IT'S GREAT TO SEE A WEBSITE ABOUT THE LEGENDARY WIDMARK. Yes he was an outstanding actor and an instant success. However I'm glad that he got rid of the sneery gangster roles, not because it didn't suit him, but because it would never have made him a star. There were several other great actors that never became fully pledged STARS because they were too good-a-villians (Robert Ryan was a classic example). But Widmark did escape to be become a star. I agree with you that he never really received his 'just deserts' because to me he was up there with the greats. However I must disagree with you on one aspect. I feel that Richard Widmark will always be remembered mostly as a Western Hero more than anything else. Throughout the 50's he co-starred with the best actors in Hollywood and in my mind he out-acted them all. He stole the film from Gregory Peck in YELLOW SKY (1948), from Spencer Tracy in BROKEN LANCE (1954) (just look how he astonishes even Tracy in the back garden scene when Widmark faces up to his father-Magnificent). He was equally impressive as Gary Cooper in Garden Of Evil (1954) and Brilliantly matched with fellow friend Robert Taylor in the classic The Law And Jake Wade (1958). Infact no-one had as many classic Westerns in the 50's than Richard Widmark and that came mostly from being a 'good-guy'. RICHARD WIDMARK IS A TRUE LIVING LEGEND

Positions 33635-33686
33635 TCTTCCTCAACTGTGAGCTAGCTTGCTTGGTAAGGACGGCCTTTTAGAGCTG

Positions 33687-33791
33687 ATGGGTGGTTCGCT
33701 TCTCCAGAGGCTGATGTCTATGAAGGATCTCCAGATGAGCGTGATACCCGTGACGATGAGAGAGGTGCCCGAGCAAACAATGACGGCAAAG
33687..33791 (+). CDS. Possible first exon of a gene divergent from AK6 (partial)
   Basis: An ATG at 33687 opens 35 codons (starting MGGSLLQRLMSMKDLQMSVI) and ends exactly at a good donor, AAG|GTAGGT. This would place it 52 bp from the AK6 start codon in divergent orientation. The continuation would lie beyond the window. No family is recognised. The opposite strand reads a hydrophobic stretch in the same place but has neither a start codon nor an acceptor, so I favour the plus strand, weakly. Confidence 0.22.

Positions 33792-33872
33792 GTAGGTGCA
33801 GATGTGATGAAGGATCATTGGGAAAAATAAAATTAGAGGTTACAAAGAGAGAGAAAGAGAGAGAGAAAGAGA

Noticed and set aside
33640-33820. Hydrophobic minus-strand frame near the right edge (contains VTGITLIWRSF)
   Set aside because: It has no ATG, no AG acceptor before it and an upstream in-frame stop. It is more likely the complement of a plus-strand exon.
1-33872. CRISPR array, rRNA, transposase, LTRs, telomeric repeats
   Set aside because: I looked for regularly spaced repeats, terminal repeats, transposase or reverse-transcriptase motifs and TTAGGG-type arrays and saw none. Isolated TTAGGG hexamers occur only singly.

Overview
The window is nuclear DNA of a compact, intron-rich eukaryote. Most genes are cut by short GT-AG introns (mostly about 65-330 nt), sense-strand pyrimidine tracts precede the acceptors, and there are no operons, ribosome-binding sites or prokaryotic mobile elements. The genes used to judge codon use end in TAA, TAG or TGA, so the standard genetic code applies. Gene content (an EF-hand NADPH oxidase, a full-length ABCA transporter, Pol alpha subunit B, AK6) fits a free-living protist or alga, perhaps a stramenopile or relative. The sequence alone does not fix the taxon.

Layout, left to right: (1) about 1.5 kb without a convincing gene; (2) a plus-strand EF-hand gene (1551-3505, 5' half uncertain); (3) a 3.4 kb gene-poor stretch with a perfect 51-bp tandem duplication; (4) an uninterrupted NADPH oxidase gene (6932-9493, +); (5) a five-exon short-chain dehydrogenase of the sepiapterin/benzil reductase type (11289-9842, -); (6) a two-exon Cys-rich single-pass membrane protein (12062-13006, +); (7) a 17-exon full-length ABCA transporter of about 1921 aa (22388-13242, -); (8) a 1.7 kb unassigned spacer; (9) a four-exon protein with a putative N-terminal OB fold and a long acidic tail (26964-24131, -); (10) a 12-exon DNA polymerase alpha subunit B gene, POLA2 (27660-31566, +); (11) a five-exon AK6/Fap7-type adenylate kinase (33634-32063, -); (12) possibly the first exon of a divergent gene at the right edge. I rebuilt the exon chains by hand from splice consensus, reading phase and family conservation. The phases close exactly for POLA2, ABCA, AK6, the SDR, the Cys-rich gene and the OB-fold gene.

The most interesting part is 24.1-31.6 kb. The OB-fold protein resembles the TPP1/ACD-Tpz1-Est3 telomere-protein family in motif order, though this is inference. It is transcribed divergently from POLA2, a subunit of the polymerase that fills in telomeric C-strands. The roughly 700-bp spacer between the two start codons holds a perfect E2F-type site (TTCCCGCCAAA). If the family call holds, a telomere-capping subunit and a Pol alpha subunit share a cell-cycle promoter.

Yes, its TRUE, that in the summer of '79, the late billionaire founder of McDonalds and owner of the San Diego Padres baseball team, offered myself and 3 Hells Angels, $100,000 apiece, to retrieve and deliver the dead body of Elvis Presley. You see, back then Graceland wasn't the busy tourist mecca that it is today, security was lax, what with The King being in the ground only 2 years and no atrocities having been perpetrated on the site yet. Well, as Tiny, one of the Angels said, "@#%* Baby! For THAT kind o' bread I'll bring ya back his *&%$#@^ WIDOW!" (which is another story, but..). As luck would have it however, we had to come away empty handed, as somebody dropped the ball on that one as will inevitably happen when thereís that many people and that much money involved. Didn't even get our U-Haul deposit back. Of course, the next day, all the major newspapers were hawking headlines of "Desecration of Presley Tomb botched/foiled...blah blah blah." Some mention of teenage hi-jinks I think I recall. Sure coulda used that hundred-large,though.